There have been similar moves in the UK, but an interesting research paper recently – Suicide reporting within British newspapers’ arts coverage: content analysis of adherence to media guidelines – revealed far less adherence to the guidelines in newspaper arts pages there.
Dr Alexandra Pitman and Fiona Stevenson from the University College London looked at coverage of major UK exhibitions by artists who had died by suicide – including painters Ernst Ludwig Kirchner, Mark Rothko, Arshile Gorky, and Van Gogh – and how they conformed to UK media guidelines (see the criteria below).
Of 68 newspaper reviews, they found none of them fully adhered to media guidelines: 21 per cent used inappropriate language, 38 per cent provided explicit descriptions of the suicide, 7 per cent employed simplistic explanations for suicide triggers; 27 per cent romanticised the suicide; and all of them omitted information on sources of support.
For example, they said several articles suggested that Kirchner had killed himself because the Nazis had labelled his work ‘degenerate art’. “These articles failed to explore the variety of risk factors influencing suicide risk in each artist, most notably their severe and enduring mental health problems,” they said.
Looking to Australian practice, they recommended a growing focus on journalists in different specialist fields “beyond core news teams”, including sport. They said:
In the post below, Marc Bryant, manager of the Mindframe National Media Initiative project at the Hunter Institute of Mental Health, outlines the Mindframe Stage and Screen component which promotes responsible portrayals of suicide and mental illness in theatre and film.
Marc Bryant writes:
The successful dissemination has been lauded internationally; what sets the Australian way apart from other countries which also have guidelines, has been the range of education and training activities ensuring media practitioners are aware, understand and know how to use the resources.
Credit is due to the media sector for embracing and continuing to drive Mindframe: at the launch of the updated media resources in April 2014, ABC Four Corners’ reporter Quentin McDermott said: “Mindframe’s efforts to engage with journalists are to be applauded.”
Despite talk that media don’t report suicide, independent evaluation has shown the opposite; since the introduction of Mindframe reporting of suicide increased two-fold and a remarkable rise in the quality of responsible reporting.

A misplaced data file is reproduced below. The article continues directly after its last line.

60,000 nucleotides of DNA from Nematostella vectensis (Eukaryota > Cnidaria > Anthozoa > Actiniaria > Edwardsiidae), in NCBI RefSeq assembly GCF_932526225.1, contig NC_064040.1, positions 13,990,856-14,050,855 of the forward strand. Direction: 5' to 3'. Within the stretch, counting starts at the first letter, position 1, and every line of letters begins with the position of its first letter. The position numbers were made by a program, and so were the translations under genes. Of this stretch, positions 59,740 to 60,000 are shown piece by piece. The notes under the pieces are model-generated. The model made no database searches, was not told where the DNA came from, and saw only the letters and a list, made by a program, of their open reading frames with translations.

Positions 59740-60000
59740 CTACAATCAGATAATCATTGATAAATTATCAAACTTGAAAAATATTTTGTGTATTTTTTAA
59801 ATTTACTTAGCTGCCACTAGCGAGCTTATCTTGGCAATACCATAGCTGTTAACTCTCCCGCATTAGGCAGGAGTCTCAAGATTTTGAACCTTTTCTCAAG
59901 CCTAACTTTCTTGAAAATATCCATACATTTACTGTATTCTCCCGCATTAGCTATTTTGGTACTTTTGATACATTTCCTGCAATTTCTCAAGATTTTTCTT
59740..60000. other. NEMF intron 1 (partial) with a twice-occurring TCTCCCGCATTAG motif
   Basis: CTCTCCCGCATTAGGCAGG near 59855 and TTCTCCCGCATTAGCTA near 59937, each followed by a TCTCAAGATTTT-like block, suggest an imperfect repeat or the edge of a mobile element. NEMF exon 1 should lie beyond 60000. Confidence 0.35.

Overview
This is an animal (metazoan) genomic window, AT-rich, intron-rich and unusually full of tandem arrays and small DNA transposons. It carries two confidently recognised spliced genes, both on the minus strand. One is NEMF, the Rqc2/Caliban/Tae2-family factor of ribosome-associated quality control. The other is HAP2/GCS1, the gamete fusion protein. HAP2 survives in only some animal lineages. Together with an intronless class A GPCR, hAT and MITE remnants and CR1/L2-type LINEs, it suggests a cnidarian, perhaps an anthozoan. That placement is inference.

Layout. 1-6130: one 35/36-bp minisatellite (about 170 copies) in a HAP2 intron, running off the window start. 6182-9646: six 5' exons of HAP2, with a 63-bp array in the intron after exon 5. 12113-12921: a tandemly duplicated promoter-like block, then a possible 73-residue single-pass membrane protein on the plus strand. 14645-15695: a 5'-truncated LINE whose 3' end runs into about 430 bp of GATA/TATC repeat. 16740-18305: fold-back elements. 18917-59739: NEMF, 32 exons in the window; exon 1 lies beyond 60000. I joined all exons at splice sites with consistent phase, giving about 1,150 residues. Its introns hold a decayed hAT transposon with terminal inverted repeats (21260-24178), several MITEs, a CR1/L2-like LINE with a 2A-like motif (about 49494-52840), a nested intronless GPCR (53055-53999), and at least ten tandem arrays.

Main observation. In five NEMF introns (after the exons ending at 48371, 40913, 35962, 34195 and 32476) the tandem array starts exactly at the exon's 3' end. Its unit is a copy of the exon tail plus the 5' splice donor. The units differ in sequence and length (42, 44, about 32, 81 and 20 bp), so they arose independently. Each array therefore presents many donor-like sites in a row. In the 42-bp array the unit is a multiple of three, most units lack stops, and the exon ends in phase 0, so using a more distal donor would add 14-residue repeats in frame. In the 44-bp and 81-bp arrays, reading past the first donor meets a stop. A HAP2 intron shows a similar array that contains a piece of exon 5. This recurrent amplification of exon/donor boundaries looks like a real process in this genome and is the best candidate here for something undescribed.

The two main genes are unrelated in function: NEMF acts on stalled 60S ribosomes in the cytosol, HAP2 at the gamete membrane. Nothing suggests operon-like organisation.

As manager of the Mindframe Initiative for the past two and half years (and despite being a Pom), I was particularly pleased when the Australian approach was showcased in the World Health Organisation’s report into suicide prevention in November last year, as one of only two global media initiatives that had had any significant impact on media behaviour.
Managed by the Hunter Institute of Mental Health for more than 15 years’, the project continues to be funded under the Federal Government’s Department of Health National Suicide Prevention Strategy. Starting in 2002 under the John Howard Government, Mindframe has expanded to include resources for priority populations, police and courts, mental health sector, and university education for public relations.
In 2006 came Mindframe for Stage and Screen: practical advice and information for people involved in the development of Australian film, television and theatre. It is designed to help inform truthful and authentic portrayals of mental illness and suicide.
The groundwork was undertaken in partnership with the Australian Writers’ Guild (AWG) and SANE Australia, in response to emerging research in the mid-2000s on the dramatic portrayals in film and television of both suicide and mental illness. This research, undertaken by the University of Canberra and the University of Melbourne, argued not only that depictions of suicide had increased over the years but that they were becoming more graphic and romanticised (with risk of causing contagion).